New preprint: Evidence for positive long- and short-term effects of vaccinations against COVID-19 in wearable sensor metrics -- Insights from the German Corona Data Donation Project
Vaccines are among the most powerful tools used to combat the COVID-19 pandemic. They are highly effective against infection and substantially reduce the risk of severe disease, hospitalization, ICU admission, and death. However, their potential for attenuating long-term effects of a SARS-CoV-2 infection, commonly denoted as Long COVID, remains elusive and is still subject of debate. Such long-term effects can be effectively monitored at the individual level by analyzing physiological data collected by consumer-grade wearable sensors. Here, we investigate changes in resting heart rate, daily physical activity, and sleep duration in response to a SARS-CoV-2 infection stratified by vaccination status. Data was collected over a period of two years in the context of the German Corona Data Donation Project with currently around 190,000 monthly active donors. Compared to their unvaccinated counterparts, we find that vaccinated individuals on average experience smaller changes in their vital data that also return to normal levels more quickly. Likewise, extreme changes in vitals during the acute phase of the disease occur less frequently in vaccinated individuals. Our results solidify evidence that vaccines can mitigate long-term detrimental effects of SARS-CoV-2 infections both in terms of duration and magnitude. Furthermore, they demonstrate the value of large scale, high-resolution wearable sensor data in public health research.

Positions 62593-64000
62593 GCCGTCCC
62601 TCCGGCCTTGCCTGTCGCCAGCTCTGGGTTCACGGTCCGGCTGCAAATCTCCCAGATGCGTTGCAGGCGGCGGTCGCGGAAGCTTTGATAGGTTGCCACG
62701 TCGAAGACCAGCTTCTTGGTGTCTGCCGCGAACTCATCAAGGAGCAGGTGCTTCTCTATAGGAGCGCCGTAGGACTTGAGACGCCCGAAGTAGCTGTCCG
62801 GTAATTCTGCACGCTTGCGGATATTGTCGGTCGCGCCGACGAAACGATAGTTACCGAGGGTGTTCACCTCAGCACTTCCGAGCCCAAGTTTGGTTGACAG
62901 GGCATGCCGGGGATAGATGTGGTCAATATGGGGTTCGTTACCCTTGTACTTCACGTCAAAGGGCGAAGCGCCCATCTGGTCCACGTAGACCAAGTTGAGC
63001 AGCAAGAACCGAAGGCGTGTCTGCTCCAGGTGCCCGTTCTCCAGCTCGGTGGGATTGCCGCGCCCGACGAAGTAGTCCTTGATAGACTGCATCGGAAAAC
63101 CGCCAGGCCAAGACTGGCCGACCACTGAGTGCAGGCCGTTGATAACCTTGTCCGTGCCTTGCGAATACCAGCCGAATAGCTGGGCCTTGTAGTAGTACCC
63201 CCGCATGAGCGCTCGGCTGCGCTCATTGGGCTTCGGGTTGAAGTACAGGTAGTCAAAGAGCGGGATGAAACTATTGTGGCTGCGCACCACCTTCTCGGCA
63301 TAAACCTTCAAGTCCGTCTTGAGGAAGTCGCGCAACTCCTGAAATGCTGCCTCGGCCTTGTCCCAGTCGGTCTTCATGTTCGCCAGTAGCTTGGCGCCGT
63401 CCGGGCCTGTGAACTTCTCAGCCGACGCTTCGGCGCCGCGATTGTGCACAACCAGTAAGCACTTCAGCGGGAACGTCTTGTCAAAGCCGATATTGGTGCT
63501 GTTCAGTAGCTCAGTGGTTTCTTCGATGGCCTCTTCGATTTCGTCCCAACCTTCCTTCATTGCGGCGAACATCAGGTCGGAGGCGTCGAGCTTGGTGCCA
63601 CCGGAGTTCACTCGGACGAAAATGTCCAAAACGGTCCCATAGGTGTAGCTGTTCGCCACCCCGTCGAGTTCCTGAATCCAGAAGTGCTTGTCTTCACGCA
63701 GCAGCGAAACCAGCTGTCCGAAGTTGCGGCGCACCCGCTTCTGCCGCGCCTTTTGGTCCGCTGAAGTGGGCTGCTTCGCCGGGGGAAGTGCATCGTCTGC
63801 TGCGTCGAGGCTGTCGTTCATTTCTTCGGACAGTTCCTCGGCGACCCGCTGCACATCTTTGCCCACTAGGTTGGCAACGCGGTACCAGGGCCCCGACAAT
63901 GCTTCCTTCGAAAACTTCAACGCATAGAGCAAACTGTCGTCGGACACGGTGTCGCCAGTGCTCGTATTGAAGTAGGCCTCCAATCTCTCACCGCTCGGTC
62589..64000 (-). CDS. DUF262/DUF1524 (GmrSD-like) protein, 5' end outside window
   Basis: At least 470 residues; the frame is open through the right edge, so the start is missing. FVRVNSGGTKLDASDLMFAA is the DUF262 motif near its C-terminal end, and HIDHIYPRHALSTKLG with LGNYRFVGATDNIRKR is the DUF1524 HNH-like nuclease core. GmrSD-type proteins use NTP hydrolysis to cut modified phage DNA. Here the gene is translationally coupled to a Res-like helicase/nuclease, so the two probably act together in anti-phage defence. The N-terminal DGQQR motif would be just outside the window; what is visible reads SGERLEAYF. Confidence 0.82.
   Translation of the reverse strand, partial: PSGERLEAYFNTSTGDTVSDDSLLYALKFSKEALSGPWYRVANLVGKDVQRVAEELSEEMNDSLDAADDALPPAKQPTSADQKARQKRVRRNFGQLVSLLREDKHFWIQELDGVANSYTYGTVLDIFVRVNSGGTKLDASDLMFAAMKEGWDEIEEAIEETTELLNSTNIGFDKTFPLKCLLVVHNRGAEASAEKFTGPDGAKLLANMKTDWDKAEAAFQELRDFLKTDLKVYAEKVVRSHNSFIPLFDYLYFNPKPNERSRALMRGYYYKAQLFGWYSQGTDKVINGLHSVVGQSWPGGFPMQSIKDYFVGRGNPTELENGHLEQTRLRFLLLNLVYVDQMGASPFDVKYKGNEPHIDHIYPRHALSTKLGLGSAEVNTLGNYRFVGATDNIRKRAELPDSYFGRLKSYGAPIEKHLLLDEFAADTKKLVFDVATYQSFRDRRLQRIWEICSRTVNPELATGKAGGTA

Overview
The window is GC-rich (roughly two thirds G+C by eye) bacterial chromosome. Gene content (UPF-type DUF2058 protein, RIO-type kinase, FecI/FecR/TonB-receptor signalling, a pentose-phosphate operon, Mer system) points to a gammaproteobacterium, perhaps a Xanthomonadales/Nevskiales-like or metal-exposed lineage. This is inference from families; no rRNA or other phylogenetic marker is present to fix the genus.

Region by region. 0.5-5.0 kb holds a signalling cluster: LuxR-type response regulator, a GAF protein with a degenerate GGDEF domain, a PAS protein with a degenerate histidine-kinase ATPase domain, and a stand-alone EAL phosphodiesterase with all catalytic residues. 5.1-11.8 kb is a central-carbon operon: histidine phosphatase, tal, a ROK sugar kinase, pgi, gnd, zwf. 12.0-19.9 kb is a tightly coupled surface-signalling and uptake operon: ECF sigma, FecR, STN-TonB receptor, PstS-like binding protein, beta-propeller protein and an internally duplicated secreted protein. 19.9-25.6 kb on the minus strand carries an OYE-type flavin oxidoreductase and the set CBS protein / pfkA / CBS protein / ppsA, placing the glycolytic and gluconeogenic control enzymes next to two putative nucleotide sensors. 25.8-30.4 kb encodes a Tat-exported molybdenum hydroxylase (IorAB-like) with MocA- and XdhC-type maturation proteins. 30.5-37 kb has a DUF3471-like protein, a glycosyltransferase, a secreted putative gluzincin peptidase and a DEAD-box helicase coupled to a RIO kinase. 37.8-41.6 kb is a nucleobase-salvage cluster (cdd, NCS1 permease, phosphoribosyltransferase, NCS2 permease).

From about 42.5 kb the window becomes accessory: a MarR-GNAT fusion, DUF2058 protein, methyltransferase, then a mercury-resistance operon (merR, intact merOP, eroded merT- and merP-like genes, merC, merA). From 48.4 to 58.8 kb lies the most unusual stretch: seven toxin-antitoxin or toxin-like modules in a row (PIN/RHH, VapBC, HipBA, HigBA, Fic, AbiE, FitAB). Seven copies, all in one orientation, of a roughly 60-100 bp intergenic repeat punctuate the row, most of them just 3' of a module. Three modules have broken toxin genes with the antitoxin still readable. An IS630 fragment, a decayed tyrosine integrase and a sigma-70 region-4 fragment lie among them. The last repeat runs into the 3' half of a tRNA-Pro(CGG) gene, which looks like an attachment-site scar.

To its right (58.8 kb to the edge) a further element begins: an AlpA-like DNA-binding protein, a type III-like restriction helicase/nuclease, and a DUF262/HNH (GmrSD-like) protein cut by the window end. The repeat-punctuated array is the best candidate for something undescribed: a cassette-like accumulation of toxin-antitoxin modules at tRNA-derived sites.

In this paper we use physiological data collected in the German Data Donation Project (Datenspende) to investigate the differential impact of vaccination on the effect that a COVID-19 infection has on resting heart rate, physical activity and sleep.
The preprint is available here: https://arxiv.org/abs/2204.02846.